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ASEM 2000 - Seoul/ Korea: Protests Outside Asia-EU Summit
October 2000
Thousands of protestors slam Asia-Europe summit

To be informed about the preparations of ASEM protests read the
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Protests Outside Asia-EU Summit
(20.10. 2000)



SEOUL, South Korea, Oct 20 (AP) - Riot police battled stone-throwing protesters who wielded wooden sticks and shouted anti-globalization slogans amid demonstrations Friday during a gathering of Asian and European leaders.

Some 400 protesters fought running street battles with about 1,000 police armed with yard-long batons who were blocking their march.

At least three protesters were seen taken to hospital with injuries to the head and face. One protester was taken away in a police car.


The protesters were among 3,000 labor, environmental and human rights activists who rallied at a major intersection to oppose the biennial summit of the Asia-Europe Meeting, or ASEM, which brought together 25 leaders of Asian and European Union leaders to discuss closer cooperation between their regions.

Activists expected the Seoul meeting to strengthen economic globalization, which they claim would restrict workers' rights and widen the gap between the rich and poor nations.

Anti-globalization protests disrupted the World Trade Organization meeting in Seattle last year. Violent demonstrations also marred last month's International Monetary Fund and World Bank meetings in Prague, the Czech Republic.

Organizers said they planned a larger demonstration later Friday expected to draw 20,000 people.

Earlier in the day, police stopped a dozen activists from marching to the convention center where the summit was held.

“Is this a country which has received a Nobel prize?” the protesters shouted as they were aggressively pushed away by riot police, armed with helmets, shields and meter-long batons.

South Korean President Kim Dae-jung, who received the Nobel Peace Prize last week for his policy of reaching out to North Korea, is the host of the third biennial summit seeking ways of strengthening political and economic cooperation.

When stopped by police yards from the convention center, the labor, religious, environmental and human rights activists unfurled two large placards which read: “No to Neoliberal Globalization” and “No to Structural Adjustment Program.” “Neoliberal” refers to the free market economic policies adopted by many of the countries in the region.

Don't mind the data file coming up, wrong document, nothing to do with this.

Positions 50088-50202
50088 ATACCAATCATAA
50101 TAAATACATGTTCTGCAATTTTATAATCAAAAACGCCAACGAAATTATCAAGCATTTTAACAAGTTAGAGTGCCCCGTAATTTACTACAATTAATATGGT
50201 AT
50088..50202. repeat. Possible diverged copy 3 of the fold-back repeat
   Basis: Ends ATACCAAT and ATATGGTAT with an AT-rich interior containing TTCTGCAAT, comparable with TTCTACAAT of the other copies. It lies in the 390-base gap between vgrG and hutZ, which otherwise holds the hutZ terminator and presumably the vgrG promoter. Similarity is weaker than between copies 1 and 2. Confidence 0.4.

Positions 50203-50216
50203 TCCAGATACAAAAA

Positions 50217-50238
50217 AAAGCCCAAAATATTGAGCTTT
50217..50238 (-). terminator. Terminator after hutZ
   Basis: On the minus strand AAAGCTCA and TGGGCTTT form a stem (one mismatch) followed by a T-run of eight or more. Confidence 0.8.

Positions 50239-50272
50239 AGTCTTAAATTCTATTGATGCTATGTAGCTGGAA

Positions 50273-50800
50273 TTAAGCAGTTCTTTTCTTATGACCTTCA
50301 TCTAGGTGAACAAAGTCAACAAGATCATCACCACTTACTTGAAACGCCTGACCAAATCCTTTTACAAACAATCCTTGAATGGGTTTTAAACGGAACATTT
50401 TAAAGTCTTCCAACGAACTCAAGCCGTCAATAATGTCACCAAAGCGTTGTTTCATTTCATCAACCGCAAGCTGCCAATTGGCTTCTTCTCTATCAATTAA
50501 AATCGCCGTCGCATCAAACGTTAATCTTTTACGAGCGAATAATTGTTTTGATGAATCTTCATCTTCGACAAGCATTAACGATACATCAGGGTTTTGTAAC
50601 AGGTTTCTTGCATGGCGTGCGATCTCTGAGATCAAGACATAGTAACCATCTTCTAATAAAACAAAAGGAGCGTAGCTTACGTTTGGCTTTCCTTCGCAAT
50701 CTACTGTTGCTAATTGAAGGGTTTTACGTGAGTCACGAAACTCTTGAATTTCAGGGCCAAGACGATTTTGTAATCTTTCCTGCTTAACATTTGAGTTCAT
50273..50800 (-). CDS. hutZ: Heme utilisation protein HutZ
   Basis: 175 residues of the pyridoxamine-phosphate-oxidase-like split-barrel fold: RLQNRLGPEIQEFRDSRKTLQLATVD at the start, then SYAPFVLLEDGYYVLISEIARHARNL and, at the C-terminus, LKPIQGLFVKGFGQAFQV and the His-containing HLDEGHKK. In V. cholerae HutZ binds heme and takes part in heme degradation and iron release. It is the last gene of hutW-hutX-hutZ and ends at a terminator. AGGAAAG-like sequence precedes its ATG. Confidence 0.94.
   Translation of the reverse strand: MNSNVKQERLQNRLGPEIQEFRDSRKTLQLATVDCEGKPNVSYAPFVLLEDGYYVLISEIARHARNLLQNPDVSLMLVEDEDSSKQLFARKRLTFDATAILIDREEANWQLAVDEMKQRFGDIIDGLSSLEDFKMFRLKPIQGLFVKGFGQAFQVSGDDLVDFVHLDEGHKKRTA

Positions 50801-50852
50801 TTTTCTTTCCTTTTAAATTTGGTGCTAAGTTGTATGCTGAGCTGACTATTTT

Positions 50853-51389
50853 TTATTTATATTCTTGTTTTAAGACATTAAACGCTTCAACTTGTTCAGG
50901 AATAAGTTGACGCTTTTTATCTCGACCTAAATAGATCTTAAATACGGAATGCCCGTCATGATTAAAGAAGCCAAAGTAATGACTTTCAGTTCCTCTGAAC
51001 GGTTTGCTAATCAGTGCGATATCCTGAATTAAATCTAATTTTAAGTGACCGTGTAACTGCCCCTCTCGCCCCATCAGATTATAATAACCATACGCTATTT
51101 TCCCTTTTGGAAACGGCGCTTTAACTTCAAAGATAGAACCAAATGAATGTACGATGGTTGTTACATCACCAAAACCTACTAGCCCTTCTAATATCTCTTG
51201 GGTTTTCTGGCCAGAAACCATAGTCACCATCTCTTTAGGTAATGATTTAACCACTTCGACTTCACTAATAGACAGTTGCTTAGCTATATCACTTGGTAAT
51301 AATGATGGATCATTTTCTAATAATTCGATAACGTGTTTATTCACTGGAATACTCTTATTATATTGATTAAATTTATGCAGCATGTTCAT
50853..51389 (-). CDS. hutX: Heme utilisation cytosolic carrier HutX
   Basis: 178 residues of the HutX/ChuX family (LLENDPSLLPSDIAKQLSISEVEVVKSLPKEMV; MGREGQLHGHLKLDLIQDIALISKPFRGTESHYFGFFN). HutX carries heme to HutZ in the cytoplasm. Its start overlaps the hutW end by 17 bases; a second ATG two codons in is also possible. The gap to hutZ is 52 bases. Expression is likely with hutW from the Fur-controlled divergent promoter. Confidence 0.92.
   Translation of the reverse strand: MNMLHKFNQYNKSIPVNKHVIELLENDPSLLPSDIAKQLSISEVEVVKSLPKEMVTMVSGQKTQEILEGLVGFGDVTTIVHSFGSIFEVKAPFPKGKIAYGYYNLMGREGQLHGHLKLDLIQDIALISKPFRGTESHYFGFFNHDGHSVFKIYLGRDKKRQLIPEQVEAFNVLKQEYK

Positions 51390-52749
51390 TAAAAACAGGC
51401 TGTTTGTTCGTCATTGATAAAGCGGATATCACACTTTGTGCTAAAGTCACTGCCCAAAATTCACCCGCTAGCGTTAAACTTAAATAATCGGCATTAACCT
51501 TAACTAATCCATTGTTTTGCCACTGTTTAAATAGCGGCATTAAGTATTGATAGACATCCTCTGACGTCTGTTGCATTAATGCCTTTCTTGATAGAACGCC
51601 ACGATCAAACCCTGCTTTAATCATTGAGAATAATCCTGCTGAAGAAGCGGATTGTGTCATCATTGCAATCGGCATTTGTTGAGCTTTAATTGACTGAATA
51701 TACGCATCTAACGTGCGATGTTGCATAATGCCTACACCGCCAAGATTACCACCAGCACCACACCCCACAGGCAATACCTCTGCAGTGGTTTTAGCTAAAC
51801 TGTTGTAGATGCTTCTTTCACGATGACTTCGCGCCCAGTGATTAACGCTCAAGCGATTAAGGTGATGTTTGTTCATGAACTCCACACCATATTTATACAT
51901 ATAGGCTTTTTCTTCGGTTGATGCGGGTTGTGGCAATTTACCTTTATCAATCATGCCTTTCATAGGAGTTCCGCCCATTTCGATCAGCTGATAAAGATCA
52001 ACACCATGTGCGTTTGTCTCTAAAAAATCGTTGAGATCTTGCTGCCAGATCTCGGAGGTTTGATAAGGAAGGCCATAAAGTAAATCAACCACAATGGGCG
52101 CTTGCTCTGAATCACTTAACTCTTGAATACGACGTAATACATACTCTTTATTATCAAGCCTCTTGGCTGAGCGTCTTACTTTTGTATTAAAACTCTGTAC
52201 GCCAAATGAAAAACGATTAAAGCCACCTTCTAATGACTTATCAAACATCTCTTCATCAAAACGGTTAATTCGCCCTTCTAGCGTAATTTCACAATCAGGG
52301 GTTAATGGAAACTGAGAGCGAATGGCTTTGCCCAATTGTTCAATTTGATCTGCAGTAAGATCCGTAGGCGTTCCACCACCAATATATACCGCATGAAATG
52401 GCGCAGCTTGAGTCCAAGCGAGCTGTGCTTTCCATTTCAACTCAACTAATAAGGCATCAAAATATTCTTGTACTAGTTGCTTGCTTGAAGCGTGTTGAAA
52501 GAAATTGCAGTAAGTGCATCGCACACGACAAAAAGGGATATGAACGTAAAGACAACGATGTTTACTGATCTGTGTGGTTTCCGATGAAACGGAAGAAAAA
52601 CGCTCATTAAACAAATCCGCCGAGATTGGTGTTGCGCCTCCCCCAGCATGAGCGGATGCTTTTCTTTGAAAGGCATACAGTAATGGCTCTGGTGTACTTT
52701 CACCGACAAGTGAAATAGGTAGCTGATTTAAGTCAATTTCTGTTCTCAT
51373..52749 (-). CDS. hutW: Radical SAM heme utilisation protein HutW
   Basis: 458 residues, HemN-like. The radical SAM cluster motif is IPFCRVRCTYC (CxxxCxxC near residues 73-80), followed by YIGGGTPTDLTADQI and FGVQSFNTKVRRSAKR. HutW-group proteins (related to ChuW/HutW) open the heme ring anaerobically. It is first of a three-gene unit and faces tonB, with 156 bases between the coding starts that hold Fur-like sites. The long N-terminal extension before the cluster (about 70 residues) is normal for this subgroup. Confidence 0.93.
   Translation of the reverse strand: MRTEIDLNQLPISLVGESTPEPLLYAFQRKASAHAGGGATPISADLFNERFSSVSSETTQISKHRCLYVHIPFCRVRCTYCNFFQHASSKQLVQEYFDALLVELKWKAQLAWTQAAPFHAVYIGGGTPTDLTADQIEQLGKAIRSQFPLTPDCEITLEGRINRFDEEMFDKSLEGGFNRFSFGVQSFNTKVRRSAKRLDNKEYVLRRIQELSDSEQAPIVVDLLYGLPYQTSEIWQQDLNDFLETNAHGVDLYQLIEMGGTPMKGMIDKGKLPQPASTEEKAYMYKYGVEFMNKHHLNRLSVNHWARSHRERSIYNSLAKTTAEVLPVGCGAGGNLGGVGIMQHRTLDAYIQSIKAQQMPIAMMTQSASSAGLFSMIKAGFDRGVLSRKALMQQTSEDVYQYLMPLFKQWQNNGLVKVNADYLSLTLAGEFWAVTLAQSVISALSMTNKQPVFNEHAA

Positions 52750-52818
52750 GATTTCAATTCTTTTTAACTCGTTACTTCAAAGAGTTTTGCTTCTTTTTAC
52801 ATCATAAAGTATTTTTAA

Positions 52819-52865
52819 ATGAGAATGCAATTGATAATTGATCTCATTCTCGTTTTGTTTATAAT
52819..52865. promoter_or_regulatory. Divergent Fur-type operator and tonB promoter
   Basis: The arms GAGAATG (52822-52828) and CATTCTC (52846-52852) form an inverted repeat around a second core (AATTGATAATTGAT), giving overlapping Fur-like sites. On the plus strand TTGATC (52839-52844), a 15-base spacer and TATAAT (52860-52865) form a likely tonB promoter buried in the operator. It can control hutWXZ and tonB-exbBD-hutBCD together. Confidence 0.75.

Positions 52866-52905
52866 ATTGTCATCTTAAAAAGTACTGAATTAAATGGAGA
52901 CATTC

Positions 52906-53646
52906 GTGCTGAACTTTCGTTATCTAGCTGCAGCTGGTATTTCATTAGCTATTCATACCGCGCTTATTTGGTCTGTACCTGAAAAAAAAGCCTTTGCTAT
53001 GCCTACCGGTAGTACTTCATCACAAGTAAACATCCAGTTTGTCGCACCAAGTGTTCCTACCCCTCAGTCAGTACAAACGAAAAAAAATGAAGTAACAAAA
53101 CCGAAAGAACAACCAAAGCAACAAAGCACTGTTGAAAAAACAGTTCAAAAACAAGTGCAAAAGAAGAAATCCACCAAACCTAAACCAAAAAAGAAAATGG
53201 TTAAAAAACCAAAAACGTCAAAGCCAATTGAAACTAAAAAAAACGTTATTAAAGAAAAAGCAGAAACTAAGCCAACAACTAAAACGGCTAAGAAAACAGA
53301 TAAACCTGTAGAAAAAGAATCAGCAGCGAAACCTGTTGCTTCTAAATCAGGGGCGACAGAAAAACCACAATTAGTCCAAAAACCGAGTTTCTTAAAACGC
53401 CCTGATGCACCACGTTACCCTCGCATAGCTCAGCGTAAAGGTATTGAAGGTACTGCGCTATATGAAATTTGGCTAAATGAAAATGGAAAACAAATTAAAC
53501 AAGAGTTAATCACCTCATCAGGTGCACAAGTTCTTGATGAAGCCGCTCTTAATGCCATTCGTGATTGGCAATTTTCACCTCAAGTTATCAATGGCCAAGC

“ASEM pursues neoliberal globalization, which is destroying the livelihood of workers, ecology and human rights,” the protesters said in a statement.

Authorities deployed 30,000 riot and plainclothes police in Seoul to safeguard the summit. Anti-terrorism police squads were seen patrolling around the convention center and hotels where the summit leaders were staying.

Police also expected South Korean followers of the Falun Gong spiritual movement, which has been the target of a heavy crackdown by the Chinese government, to stage a protest during the summit due to the presence of Chinese Prime Minister Zhu Rongji.


Thousands of protestors slam Asia-Europe summit 

SEOUL, Oct 19, 2000

Thousands of protestors staged a boisterous anti-globalization rally Thursday as Asian and European leaders gathered in Seoul for a cross-continent summit.

"No globalization," chanted some 4,000 students, labor leaders and civil rights activists at Soongsil University campus in southern Seoul on the eve of the third Asia-Europe Meeting (ASEM).

The evening rally drew some 100 foreign activists taking part in a forum of nongovernment organizations (NGOs) held to coincide with the summit on Friday and Saturday.

Tens of thousands of police, backed by helicopters and armoured riot vehicles, have been deployed throughout Seoul to stop protests. But no violence was reported.

The protestors punched the air, surrounding a podium decorated with a banner reading "We Oppose Neo-liberalization and Globalization!" and a large picture depicting an angry slogan-chanting worker.

Students and union activists held up placards blasting ASEM for promoting a US-led globalization movement and vowed to lead a protest march on Friday, which will be kept several kilometers from the ASEM convention center.

The march will be headed by the Korean Confederation of Trade Unions (KCTU), a militant union group which has opposed sweeping economic reforms since an economic crisis forced South Korea to accept a 58-billion-dollar bailout from the International Monetary Fund (IMF) in late 1997.

The protestors blasted the lending policies of international institutions such as the World Trade Organization (WTO) and the IMF for increasing the suffering of poor nations by imposing harsh repayment obligations.

"Globalization is a main cause of worsening labor conditions." read a statement distributed at the rally.

"Disband the international organizations soliciting neo-liberalism. Stop negotiations about free trade measures and block the WTO New Round."

South Korean pressure groups have pledged there will be no repeat of the violence that dogged the WTO conference last year in Seattle, and the World Bank/IMF meetings in Prague last month.

But organizers of ASEM, South Korea's biggest international event since the 1988 Olympics, are desperate to avoid violent clashes with protestors and are taking no chances with security.

From Thursday, riot police sealed off all public access to within two kilometers (1.2 miles) of the sprawling ASEM site.

A South Korean photographer reported seeing around 20 local student activists detained by police after trying to break through police lines. However police denied any arrests had been

IMF/ World Bank Struggles - South Korea | Actions 2000 |